Mothers Sermon Illustrations

Mothers Sermon Illustrations

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Cardinal Vaughan, one of eight sons to enter the priesthood, brother of three sisters who became nuns, used to say that his mother in her prayers for her children never once asked for them a temporal blessing, but always spiritual blessings—the prosperity of the soul, not the prosperity of this world.

Men come near to God when they pray for others. A well-known minister of the last generation said that his mother and two other mothers in the vicinity of his boyhood home made a pact that they would meet together on one day of every week and pray for the salvation of their children. One by one, those children came into the Kingdom of God, until this afterwards distinguished minister made his confession of faith and completed the number. What sacred objectives for intercession do fathers and mothers have set before them!

Dr. McCosh, president of Princeton, had a custom of praying with members of the senior class ere he bade them farewell as they went out into the world. When he asked a certain young man to kneel and pray with him, the man responded that he did not believe in God and did not believe in prayer. Hurt and astonished, the president shook hands with him and bade him farewell.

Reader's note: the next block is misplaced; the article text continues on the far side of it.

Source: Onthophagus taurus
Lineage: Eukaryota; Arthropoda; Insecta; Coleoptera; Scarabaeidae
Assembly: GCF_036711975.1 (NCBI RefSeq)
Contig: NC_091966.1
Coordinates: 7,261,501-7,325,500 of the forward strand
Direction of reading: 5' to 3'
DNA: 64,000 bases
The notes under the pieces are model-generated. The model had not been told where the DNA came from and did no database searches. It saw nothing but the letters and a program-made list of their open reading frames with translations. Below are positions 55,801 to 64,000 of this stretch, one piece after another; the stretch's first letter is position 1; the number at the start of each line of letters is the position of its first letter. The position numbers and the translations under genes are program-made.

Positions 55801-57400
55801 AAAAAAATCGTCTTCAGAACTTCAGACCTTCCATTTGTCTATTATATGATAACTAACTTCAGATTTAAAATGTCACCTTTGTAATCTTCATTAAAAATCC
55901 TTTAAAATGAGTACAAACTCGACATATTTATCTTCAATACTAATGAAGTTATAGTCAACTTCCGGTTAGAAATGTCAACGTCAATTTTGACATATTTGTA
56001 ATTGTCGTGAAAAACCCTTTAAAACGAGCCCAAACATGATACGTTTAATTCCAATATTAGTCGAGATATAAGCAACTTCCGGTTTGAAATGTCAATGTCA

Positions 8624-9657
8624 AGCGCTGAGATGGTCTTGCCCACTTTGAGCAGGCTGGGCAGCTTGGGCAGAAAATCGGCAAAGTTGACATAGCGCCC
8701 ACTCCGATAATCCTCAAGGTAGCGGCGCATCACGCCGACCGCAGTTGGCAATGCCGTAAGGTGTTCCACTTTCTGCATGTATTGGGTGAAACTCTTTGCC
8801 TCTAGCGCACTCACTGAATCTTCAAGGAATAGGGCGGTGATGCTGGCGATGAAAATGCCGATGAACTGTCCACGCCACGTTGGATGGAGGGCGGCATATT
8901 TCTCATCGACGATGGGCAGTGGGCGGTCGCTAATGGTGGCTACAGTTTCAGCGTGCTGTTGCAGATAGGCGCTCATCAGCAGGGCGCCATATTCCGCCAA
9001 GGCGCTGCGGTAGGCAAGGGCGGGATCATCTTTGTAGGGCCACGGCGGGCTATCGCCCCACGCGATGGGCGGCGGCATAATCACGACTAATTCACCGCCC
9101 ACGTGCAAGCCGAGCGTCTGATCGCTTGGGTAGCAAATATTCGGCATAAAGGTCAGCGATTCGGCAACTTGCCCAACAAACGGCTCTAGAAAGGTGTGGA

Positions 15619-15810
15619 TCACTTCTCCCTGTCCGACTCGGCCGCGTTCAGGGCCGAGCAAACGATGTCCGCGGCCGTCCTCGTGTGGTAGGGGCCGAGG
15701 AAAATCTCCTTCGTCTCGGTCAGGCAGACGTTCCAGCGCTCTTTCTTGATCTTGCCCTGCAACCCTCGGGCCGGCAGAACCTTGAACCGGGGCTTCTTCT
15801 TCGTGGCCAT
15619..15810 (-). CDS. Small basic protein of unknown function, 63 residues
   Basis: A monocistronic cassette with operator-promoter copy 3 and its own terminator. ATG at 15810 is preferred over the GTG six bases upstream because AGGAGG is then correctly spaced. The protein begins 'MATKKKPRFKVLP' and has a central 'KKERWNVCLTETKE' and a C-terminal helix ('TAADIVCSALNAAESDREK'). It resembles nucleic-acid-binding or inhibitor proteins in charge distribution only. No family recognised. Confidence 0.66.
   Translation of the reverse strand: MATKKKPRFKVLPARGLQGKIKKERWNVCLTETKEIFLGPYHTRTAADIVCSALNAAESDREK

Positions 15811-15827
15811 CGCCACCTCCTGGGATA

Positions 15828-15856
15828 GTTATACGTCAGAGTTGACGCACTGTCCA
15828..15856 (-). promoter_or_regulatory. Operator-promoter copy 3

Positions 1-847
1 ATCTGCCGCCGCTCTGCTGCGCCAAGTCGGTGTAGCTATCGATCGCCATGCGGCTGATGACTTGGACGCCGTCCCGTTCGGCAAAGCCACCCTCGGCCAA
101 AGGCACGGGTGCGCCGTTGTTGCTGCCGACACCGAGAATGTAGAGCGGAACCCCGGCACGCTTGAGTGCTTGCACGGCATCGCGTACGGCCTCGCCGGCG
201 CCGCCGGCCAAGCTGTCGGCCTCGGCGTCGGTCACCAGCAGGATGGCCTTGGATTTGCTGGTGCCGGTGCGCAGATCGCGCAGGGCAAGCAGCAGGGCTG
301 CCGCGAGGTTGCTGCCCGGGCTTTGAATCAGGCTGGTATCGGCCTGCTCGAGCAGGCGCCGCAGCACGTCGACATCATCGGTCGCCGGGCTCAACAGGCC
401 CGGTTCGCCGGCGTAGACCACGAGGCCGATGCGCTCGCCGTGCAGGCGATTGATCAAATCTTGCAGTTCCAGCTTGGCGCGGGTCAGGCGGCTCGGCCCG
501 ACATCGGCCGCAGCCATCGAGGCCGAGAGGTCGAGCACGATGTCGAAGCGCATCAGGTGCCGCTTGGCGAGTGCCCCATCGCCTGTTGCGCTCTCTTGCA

Some years afterward Dr. McCosh was delivering a course of lectures in Cincinnati. Before going to the lecture hall he was sitting in the exchange of the hotel. A man came and sat down beside him and said, "What is this, Dr. McCosh, I hear about your turning out infidels at Princeton?" Surprised, Dr. McCosh asked him what he meant? The man then gave the history of the student who had refused to pray with Dr. McCosh, saying that he had advanced to an important post in the schools of Cincinnati, and that everywhere he was sowing the seeds of unbelief and infidelity.

"But," the man added, "he has a godly, praying mother, and I believe that in the end she will win."

Among the royal tomb of Westminster there is one tomb of unusual interest. It is the costly sarcophagu of Mary, Queen of Scots, of tragic memories. When her son James—James I of England and James VI of Scotland—came to the throne, one of the first acts of his reign was to exhume the body of his beheaded mother and give it the resting place of a queen among the tombs of the Abbey.

The real power in the Wesley household was the remarkable mother, now forever famous as "The Mother of the Wesleys." A review of the great reformers shows that some of them had weak or indifferent father! but that all of them had strong, God-fearing, and, in some cases, gifted mothers. To his mother John Wesley owed his logic, piety, and orderliness. If somewhat lacking in feminine grace and affection, she was a woman of dignity, determination, and intellect. She was the twenty-fifth daughter of Dr. Annesley, the "St. Paul of Nonconformity."

Her system of educating her many children was unique. At one year they were taught to fear the rod and to cry softly. Speech, play, work, habits—everything in the child's life was carefully regulated. She believed that the first thing to be done with a child was to conquer its will. At five years the child was taught its letters, and the next day it commenced to read the first chapter of Genesis.